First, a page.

Neuroplasticity: What You Practice is What You Get

Research on the effects of meditation on the brain has taken our understanding of the infinite potential to create the life of our own choosing to a whole new level. Since the discovery of neuroplasticity, the ability for new neurons to form in the brain, we have learned that our brains, and correspondingly, our behaviors could change. We learned that if the brain was damaged, it could regenerate new cells in the damaged area.  Furthermore, function could also be recovered and restored following some types of brain injury. We’ve come a long way since the time when we thought that once heart cells were damaged they could not regenerate, or that damaged cartilage could not regenerate. Extensive research has shown that the plasticity of our bodies extends throughout our skeletal, muscular and neural systems, allowing regeneration of muscle cells, cartilage, and even nerve cells of the brain.

Not only have we found that our bodies have incredible regenerative powers to restore and heal damaged areas. We have also found that the body has great potential to promote new cell growth in areas that have not been damaged, but are simply needed for new functions. We are all quite familiar with the concept that if we go to the gym and begin to work out our muscles, new muscle cells will grow to a visible extent. We know that we can increase cardio-pulmonary function by increasing demand on the cardio-respiratory system through aerobic exercise. Now we are finding that the practice of mindfulness meditation can improve the strength and the function of our brains. Depending upon what we practice, the result of these changes can result in improved quality of life, better health and emotional well-being, reduced stress, improved sleep, and even better relationships.

The neural structure of our brains is affected by meditating, with growth occurring in both grey matter and white matter, as well as in specific regions of our brain. Studies have shown that with a regular meditation practice, we see growth in regions of the brain responsible for regulating cognitive and executive function, memory, the capacity for self-regulation and self-control, emotions, and much more.

Researchers are discovering that not all forms of meditation produce the same effects on our brains or behavior. Different meditation practices differently affect the growth and potential of different brain parts. Dependent upon what we practice we cultivate different abilities. If we focus on sensations of loving compassion, as in vipassana meditation, we cultivate growth of neurons in the amygdala, responsible for emotional regulation. If we focus on repeating the words of a mantra, as in transcendental meditation, we see growth in the parts of the frontal cortex responsible for processing words. If we practice focusing on a state of ecstatic joy, we see development of the reward centers of the brain, such as the nucleus accumbens, which regulates feelings of pleasure and joy. When we spend time focusing intensively on the sensate experiences of our body, as in yoga nidra, we see activation of the parts of our brain known to regulate interoceptive awareness, such as the anterior cingulate cortex. This type of self-awareness meditation has also proven to increase the ability for self-control and self-regulation. With meditation, as with other practices, what you practice is what you get.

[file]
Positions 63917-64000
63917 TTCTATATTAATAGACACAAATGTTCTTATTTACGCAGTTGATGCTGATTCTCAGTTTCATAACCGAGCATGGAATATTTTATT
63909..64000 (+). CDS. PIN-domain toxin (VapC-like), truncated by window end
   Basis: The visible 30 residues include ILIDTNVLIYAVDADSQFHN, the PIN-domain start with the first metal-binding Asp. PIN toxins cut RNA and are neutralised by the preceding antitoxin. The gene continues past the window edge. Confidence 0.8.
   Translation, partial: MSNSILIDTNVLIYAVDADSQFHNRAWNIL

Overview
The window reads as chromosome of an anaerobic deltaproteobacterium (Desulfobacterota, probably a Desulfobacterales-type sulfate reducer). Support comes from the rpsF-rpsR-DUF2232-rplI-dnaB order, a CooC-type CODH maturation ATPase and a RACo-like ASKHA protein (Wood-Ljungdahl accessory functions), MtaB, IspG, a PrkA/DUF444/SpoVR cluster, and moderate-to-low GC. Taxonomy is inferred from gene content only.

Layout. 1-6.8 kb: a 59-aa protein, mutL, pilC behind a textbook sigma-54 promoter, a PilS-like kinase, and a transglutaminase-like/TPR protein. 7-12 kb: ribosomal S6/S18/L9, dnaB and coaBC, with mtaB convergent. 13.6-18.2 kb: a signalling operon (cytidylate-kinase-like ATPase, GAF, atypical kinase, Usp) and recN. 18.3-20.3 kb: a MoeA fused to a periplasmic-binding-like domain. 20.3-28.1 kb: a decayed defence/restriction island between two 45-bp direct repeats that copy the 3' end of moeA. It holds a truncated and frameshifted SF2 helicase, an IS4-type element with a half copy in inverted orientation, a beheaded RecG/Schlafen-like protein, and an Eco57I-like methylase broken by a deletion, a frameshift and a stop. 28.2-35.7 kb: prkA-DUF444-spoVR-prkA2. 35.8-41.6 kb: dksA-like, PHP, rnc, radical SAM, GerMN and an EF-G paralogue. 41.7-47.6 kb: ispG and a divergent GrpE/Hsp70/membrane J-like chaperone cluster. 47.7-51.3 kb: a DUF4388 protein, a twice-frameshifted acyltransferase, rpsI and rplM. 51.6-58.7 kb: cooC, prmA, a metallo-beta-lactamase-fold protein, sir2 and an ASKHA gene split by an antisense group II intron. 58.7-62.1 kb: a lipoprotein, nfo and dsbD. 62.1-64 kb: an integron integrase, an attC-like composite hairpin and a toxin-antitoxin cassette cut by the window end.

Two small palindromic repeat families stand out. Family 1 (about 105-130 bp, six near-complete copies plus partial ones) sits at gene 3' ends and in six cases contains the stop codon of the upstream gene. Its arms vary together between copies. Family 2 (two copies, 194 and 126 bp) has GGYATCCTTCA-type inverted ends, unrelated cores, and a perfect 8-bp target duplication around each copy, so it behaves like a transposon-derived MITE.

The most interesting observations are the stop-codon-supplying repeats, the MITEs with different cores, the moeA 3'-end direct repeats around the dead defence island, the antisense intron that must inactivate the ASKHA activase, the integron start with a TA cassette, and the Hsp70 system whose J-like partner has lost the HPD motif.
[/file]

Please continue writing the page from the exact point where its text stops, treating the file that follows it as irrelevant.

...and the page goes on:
While scientists and practitioners alike are finding that even with only a few weeks of practice, and in some cases, even a single practice, we can experience measurable changes, we are also finding that continued practice leads to continued growth, and behavioral changes that can permeate all dimensions of our lives. Dependent upon our mental practice and the specific focus of our meditation we can change our brains, and correspondingly our lives as we choose. The brain not only regulates and informs our quality of life, it is our experience of life. Research on meditation and other mind-body practices is finding that we can create the physical and emotional experience of our own choosing. The limits of this experience have not yet been defined.

Meditation is foundational in behavioral change. It is the practice of cultivating greater ease, peace, compassion, love, simplicity, clarity of thought, joy, bliss, abundance, whatever you choose to have in your life; whatever allows you to find the flow. Practicing meditation gives us the power to use our own minds to create the life of our own choosing. In this way, meditation allows us to be in the flow and to find and achieve our life’s purpose.

Debbie Norris

Debbie Norris

Deborah Norris, Ph.D. is author of In the Flow: Bridging the Science and Practice of Mindfulness, and Editor-in-Chief of Dr. Norris is Founder of The Mindfulness Center™, based in Washington, D.C. She is Psychologist-in-Residence and Director of the Psychobiology of Healing Program at American University, and past professor at Georgetown University Medical School. Renowned for her online meditation teacher programs, The Science of Mindful Awareness (SOMA), Dr. Norris is an internationally recognized speaker and educator on mindfulness, yoga, and integrative mind-body therapies. A health scientist with over 40 years of experience ranging from traditional medical and psychotherapeutic practices to integrative therapies and lifestyle practices, she teaches and conducts research in mindfulness, behavioral medicine and other holistic approaches to happiness and well-being.

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